In high school, Carol experimented with goth/punk, poetry, art, tarot, photography, philosophy, sexual identity, and LSD. One of her favorite books was Ideas and Opinions by Einstein and her preoccupation was with finding true meaning. She always had a strong sense of spirituality. Recently, she said, “I believe no goal is higher than manifesting ultimate love and compassion. All I have done in my life has been ultimately in the name of opening my heart…It’s important to me to keep pushing the boundary, exploring my connection to the unseen and the energy that connects all things.”

Carol has a rainforest mind. She’s managed to continue to be compassionate, sensitive, intuitive, and productive in spite of growing up with serious abuse and neglect. Carol will tell you that she’s not special; that she’s not particularly unusual.

But she is. Unusual. Gifted. Exceptionally so.

Carol, now in her late 30’s, is beginning to understand that her quirks, her obsessions, and her constant questioning of the status quo, is not pathological. Not something to hide. She’s starting to use her talents to design a unique career path. To fulfill her long-time desire to create a better world.

Shall we join with Carol?  Open our hearts? Manifest ultimate love and compassion? Explore our connection with the unseen and the energy that connects all things?

How could we not.

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To my bloggEEs: Do you resonate with Carol’s profile? How are you like her? How are you different? There is a spectrum when it comes to giftedness. And, of course, great variety and complexity. Where might you be on the spectrum? (You will notice that Carol hasn’t won a Nobel prize or invented the newest electric car. And, yet, she is still exceptionally gifted.) What’s your experience with “the unseen and the energy that connects all things?” Thank you for sharing your thoughts and feelings. Thank you to the client who inspired this post.

(Note: My book publisher may be closing its doors so my plan is to take back my rights and become an Indie Press! This is not absolutely confirmed yet but is most likely. The book won’t be available soon while I figure out the logistics but I’m hoping that won’t take too long. I’m going to redo the cover, which I’ve never been crazy about, but not make many other changes. If you follow me on Facebook, you’ll see the updates.)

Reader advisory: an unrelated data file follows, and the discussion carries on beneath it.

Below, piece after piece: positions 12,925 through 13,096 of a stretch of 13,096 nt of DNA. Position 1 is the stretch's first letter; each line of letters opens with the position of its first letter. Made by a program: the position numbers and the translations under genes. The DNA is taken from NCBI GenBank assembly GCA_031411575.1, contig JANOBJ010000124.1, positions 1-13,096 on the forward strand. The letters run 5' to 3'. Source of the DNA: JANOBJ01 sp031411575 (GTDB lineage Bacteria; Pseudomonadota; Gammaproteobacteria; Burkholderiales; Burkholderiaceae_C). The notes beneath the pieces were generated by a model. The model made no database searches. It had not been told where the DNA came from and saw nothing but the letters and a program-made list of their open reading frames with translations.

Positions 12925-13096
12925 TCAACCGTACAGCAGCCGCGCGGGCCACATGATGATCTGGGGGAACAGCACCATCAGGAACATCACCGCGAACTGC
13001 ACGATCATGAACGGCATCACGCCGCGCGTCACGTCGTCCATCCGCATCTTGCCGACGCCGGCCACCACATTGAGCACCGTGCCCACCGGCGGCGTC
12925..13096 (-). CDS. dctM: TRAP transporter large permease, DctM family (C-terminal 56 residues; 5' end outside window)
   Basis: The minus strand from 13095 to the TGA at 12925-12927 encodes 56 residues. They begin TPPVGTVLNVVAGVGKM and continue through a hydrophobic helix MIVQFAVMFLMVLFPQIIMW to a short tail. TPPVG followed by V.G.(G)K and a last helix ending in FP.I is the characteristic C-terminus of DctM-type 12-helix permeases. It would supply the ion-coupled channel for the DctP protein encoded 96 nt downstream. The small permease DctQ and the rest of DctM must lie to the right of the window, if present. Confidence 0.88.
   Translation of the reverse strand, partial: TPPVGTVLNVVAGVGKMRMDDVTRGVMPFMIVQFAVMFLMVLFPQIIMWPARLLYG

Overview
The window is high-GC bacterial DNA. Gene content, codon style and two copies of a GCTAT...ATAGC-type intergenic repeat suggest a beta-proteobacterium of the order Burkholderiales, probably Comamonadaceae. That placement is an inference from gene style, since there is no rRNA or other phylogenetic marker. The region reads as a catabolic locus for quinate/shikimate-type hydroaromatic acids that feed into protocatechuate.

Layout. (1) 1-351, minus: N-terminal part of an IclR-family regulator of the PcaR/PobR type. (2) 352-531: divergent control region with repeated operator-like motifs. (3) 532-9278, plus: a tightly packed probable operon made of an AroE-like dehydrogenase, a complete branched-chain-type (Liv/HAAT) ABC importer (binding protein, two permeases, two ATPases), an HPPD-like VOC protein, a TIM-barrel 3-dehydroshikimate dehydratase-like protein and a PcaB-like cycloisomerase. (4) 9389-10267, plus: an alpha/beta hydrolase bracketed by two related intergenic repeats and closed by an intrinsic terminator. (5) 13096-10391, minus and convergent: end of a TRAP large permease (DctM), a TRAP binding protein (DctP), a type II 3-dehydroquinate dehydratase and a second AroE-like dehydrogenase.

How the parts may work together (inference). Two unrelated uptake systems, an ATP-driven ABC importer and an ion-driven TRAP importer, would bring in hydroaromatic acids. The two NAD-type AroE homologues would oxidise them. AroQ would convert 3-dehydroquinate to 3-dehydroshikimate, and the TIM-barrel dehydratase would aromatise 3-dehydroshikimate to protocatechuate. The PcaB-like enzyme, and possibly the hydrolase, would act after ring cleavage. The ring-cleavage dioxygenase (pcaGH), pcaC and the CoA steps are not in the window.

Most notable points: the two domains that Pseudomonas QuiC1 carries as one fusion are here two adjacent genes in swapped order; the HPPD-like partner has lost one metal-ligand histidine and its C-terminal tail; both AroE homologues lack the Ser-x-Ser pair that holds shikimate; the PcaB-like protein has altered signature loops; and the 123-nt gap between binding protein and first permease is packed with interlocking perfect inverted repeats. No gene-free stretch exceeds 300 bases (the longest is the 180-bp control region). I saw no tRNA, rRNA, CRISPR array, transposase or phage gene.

(Book update: The publisher is trying to stay afloat so nothing is changing right now. This could be a good time to stock up! 🙂 )


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I Have to Know it Before I Learn It — A Gifted Kid’s Conundrum

photo courtesy of Talen de St Croix, Unsplash

My 16-year-old client, I’ll call him Ben, was struggling in school. No one thought he was gifted. His grades were average. He didn’t turn in many assignments. He didn’t get high test scores. He was so anxious, he’d miss many days of school. His parents were confused. They knew he was capable of completing the homework. Why didn’t he just do it?

Because I’d seen many kids like this, I could tell that Ben was, indeed, gifted. He asked penetrating questions. Had multiple interests. Spent hours online researching musical genres , computer coding, bike repair, mathematics, psychological theories, and on and on.  He was highly sensitive and empathetic with all plants, animals, and humans.

Ben had difficulty relating to youngsters his age. The friends he did have, he wanted to rescue. They were often the troubled kids. He could feel their hopelessness and their anger and felt a responsibility to intervene. He didn’t understand why they didn’t respond well to his help or why they weren’t interested in his intellectual pursuits.

Ben wanted to learn what he wanted to learn and when he mastered, say, a new guitar playing technique, he’d raise the bar and keep questing for the next big thing. He’d spend many hours worrying about the future of the planet and how he might make an impact.

These are the traits of a gifted human; a person with a rainforest mind.

One day he said to me, I have to know everything before I learn it.

What?

I have to know everything before I learn it.

It took me some time to understand what he meant and why this was his experience.

Like many gifted children, Ben learned how to read at an early age. No one taught him to read. He just started reading. Learning was easy. He’d read and he’d remember. He could watch someone riding a bike and be successful on the first try. He taught himself guitar. When he started school, he already knew the material. He knew it before he learned it.

This was the conundrum.

He came to believe that all learning should come easily. If it didn’t, there was something terribly wrong. Ben never learned how to study. Or that it was normal for some learning to be a struggle. Ironically, even though he felt like a failure and like he wasn’t smart because of his experiences in school, he also believed that he shouldn’t have to study something to understand it. This created confusion, anxiety, paralysis, and avoidance when there was a chance that he might not grasp a concept fast enough or succeed at a task. If it wasn’t easy, he didn’t do it.

With gifted kids who, unlike Ben, have been told repeatedly that they’re so smart, this is still a problem. They also know it before they learn it. And they can feel great pressure to achieve, to please the adults who are praising them, and to prove their worth through their accomplishments. So, for them, if they’re facing a difficult task, their identity is threatened. And they, too, can experience confusion, anxiety, paralysis, and avoidance.